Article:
2. okay so i can understand that you both didint like the feast but to say that the name should be changed is not right at all, you clearly do not understand the hours and the time and the prayer that goes into the four wonderfull days of the feast. And we can argue all day about ohh its loud and people get too drunk and theres no parking for blocks and 1000 of other things but not one of the bad things compair to the true beauty of the feast of the blessed sacrament. it begins weeks before the the feast when 100s of madirians show up to help prepair and you know they might have some fights and disagreements with each other but we they all have a true love for one enother truthfully if a club member dies everyone who has a chance to see them for the last time will see them i think thats wonderful. now the people of the feast are all volentears and its a completly non profituble social club. I mean they send 100s of people to college not to mention they bought a ton of books for the naighboring school as well as well as to new bedford in general. Not to mention the dedicatioon of some of the people who run the feast people are there year round just waiting for the fourdays to come. The club even gives money as well as decorates the church on earl s.t. and all the commidie memmbers walk in the pariade on sunday and go to mass at that church. And you think the blessed part of the feast should be taken away. name another feast in new bedford that dose all of this for the church. which is what this feast dose and has done sence the begning thats the reason why the feast was formed was soo madiran and portugese immergrants almost 100 years ago can feel a little closr to home and of course the feast isint as spirtual as it was 100 years ago but look at all of civilization as a whole neither are they. so to say it should only be called the portugese feast is a shame on your part because not only is it a Madrian feast and i know thats portugese but still saying it portugese feast isint right when its a feast run by madrians and if you cant tell the difference in a madrian from someone from portugal then you need to look at a globe portugal is a huge country that are doing okay for them selfs. as for madria it is a small island near affrica closer to affrica then portugal. and the fact that that small island made wine great enough to be tosted to when the decloration of indepence was sighned is really something else not only that but the feast is the largest potugese feast in the WORLD thats right even portugal dosnt have a feast like the feast that 4 madrians established almost 100 years ago. and lets face it if god didint aprove of the feast then it wouldnt be around any more and just so you know its come close to not being a feast because there wernt enough commitie members to have it but guess what god let that turn around and blessed the feast with anouther 75 years. Oh and id like to tell you a story of my vava febe who came from madria as a young girl who bought a house on tinkham street less then a block away from the feast of the blesssed sacrament and latter in the years met her true love there walking in the pariade and then had my grandfather and his brother who both became members of the feast and my grandfather died before i met him but he had a dear love for the feast and my uncle his brother traviels everyyear from florida just for this feast. my mom and dad got mariade under the grape vines at this feast and there still happly married. and they had 2 kid me and my brother who are both going to serve for this feast now im only 17 but the 17 years of my life i have spent all of my summers down there so you guys may see 4 days of the 100 days of the feast but i have seen all 100 for 17 years and for you to say it shouldnt be called blessed is gross because i know its blessed i know its more then just a portugese feast its something more then any one person and hold its more then one genertation of people who love the feast. it may have become americanized but its in america and the fact its in New Bedford should mmake you feel its blessed because well because lets face it who can say theyve gone to a the largest portugese feast in the world other then new englanders or people who travial. All and all there are some bad things that happen during the feast but there are also bad things that happen in life and to say our life isisnt blessed would be rediculous right? so why would it be exseptibal to say that the feast isint blessed or has nothing to do with the sacrament which isint what you said but is what you imply if you take that out of the name. Like i said you 4 of 100 days of the feast and maybe thoughs days are not exactly sinless days or fully worshuped days but the 96 other days are a whole different story. my name is Brett Aguiar im 17 and i understand that you didint have fun or grossly americanized with the culture but i would like to see what you have to say if you showed up before or even after the feast seriously ask for me ill walk with you all 100 days and show you how blessed it really is. Infact i feel more blessed there then i do at church i have run there crying my eyes to feel releaved when i hit the grounds of the feast i dont get that from church and another thing is the feast of the blessed sacrament has nothing to do with the way people dress girls and guys dress ourtrages in this error i know im living in it to but to blame something like that isint right not one bit becuase you raised us not the feast and in my situiation out of the 365 days in the year i spend 100 of them so ive spent roughly 1700 days of my life at this feast so ive kinda been raised by it i gues you can almost say and if i where to dress like some of the guys you see then im sure the people from the feast would be pissed at me and thats not a joke so again its not the feast falt people want to dress inupropritly and our blessed lord himself has clearly seen through of the ugly things about the feast to see the beauty which is something you have to do with everything because everything has ugly and everything has beauty and its not the ugly that counts. i consider the feast sacrad by all means because without it i would never of been born without 1000000s of imigrints would of never found refuge in hard times and without it there wouldnt be this discution. a discution that may not get through to you but may get through to others and in away thats because of the feast dose gods work in a way not to say god cant handle his job or to say that god is incapible but to say that god wants us happy and when i go to the feast any of the 100 days that it is i see a lot of smiles. oh and by the way i still live in the hhouse my vava bought how ever long ago it was and one last thing clearly madria sees it is a blessed feast because madria is a blessed island and the people of madira would deffenitly meet your dress code and they see that we are so special they send barrels of madria wine to only newbedford for the four days of the feast. we also bring somee of the upper people of madria to the feast everyyear and the pariade may have some things that are not to holly but it also has about 50 men who walk into achurch at the end of it and pray for everyone to be safe. Now im not saying im happy with all the things i see at the feaast but im also no happy with all the things i see happining in life but it dosnt mean ican rightfully say someone or something in my lifeis not blessed because i havnt seeen peoplke i dont like there whole lifes or the things i see may have been something beautifull at one point but is no longer i cant say its not blessed if i dont know the whole passed the whole present and the whole fuiter and i understand the enviroment dosnt suit you bnecuasse ive been hurasied at the feast ive goten yelled at and 1000s of other things have happend but behind all of it the cloths the girls are wearing and the drunk guys swearing and all that i still know that god is above watching a feast that was made for him and sure he may not like all of the things happening but i am sure that even god is happy that someone 100 years made something for him that will continue to grow untill god alone desides that its over with.i rambled i know but this upset to hear that you dont think the feast of the blessed sacrament shouldnt be called that name anymore and im sorry for the typos and miss spelling of 100s of words and my awfull grammer but truthfully there are worse things in this world then the feast and there are things more blesssed then the feast like ev ery house of god but to say the feast isint blessed is to saythat god dosnt bless his creations because the four fathers of the feast where inspired by god and by madiiera so i rest my case that the feast is not as holy as it was years ago but has never ever and will never ever be Not blessed and not for god. Thank you for the readers who agree and thank you to the readers that dont. But seriously any of you can find me around the naighbor hood of the feast and ill show that its not just a portugese feast and not just a madrain feast but its is the Feast Of the Blesssed Sacrament. Hope to see you all there.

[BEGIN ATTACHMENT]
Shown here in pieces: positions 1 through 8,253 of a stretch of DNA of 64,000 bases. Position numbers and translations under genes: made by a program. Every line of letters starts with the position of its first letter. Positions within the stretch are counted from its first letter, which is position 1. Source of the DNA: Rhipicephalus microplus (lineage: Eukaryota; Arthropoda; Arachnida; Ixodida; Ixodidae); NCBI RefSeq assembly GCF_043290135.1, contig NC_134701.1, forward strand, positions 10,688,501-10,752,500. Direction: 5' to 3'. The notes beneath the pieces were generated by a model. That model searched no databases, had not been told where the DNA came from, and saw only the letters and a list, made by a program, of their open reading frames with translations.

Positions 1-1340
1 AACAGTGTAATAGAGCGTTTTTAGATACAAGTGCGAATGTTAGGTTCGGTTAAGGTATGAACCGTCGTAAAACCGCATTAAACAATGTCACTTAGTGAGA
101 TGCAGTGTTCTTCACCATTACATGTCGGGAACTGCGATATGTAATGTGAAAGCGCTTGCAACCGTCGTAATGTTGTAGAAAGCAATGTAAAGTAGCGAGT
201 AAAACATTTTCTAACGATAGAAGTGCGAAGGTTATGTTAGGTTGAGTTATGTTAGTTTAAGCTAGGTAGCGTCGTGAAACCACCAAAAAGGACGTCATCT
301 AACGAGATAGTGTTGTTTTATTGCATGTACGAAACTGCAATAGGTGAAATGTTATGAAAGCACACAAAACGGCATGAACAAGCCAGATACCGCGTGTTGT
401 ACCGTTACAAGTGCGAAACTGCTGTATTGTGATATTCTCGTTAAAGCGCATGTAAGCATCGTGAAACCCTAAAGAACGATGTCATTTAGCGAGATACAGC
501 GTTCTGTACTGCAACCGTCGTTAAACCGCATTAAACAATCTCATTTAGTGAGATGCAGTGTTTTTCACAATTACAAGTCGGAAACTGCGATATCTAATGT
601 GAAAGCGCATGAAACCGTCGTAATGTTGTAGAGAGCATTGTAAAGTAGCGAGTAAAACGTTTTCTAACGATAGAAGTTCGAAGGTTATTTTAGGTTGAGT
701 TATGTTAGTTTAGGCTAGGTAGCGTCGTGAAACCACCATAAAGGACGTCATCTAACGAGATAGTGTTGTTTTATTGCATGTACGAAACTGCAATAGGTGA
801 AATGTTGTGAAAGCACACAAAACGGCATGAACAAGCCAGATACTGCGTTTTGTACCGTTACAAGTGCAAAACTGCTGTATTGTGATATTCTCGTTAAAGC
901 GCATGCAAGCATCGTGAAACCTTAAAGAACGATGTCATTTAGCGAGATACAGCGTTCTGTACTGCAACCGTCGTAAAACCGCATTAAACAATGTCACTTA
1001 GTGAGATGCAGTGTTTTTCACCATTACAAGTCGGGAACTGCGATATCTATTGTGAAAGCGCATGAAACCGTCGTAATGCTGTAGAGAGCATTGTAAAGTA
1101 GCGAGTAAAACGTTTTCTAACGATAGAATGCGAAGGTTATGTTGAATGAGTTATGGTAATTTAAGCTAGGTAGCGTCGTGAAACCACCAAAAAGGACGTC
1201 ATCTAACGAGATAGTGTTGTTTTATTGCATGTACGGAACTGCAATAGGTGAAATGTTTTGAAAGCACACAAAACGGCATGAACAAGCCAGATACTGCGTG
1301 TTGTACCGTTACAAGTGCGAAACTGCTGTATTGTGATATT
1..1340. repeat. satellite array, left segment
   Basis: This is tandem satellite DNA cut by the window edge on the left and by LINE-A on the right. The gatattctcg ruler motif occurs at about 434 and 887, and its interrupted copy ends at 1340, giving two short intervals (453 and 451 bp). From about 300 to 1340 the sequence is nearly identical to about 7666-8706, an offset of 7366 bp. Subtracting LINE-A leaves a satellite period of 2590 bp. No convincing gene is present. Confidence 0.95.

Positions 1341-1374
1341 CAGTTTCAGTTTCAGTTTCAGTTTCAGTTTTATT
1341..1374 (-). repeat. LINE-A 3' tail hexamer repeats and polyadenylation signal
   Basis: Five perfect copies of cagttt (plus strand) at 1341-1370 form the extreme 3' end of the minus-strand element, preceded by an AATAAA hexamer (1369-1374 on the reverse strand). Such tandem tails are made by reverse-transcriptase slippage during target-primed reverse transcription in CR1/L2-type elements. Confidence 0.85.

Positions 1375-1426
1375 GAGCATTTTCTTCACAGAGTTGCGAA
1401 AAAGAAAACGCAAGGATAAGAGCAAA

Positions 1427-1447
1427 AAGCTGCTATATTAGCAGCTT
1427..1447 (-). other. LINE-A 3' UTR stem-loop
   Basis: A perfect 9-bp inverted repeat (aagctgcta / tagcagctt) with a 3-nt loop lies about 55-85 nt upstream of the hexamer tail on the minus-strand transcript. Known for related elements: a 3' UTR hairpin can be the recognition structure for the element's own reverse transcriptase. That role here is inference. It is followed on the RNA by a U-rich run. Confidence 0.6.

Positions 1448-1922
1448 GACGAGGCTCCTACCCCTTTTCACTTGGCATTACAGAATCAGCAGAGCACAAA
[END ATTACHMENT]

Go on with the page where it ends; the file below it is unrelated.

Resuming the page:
Aug2
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  3. i hope people can understand good as Brett A. can. it is everywhere if you look. you were raised right.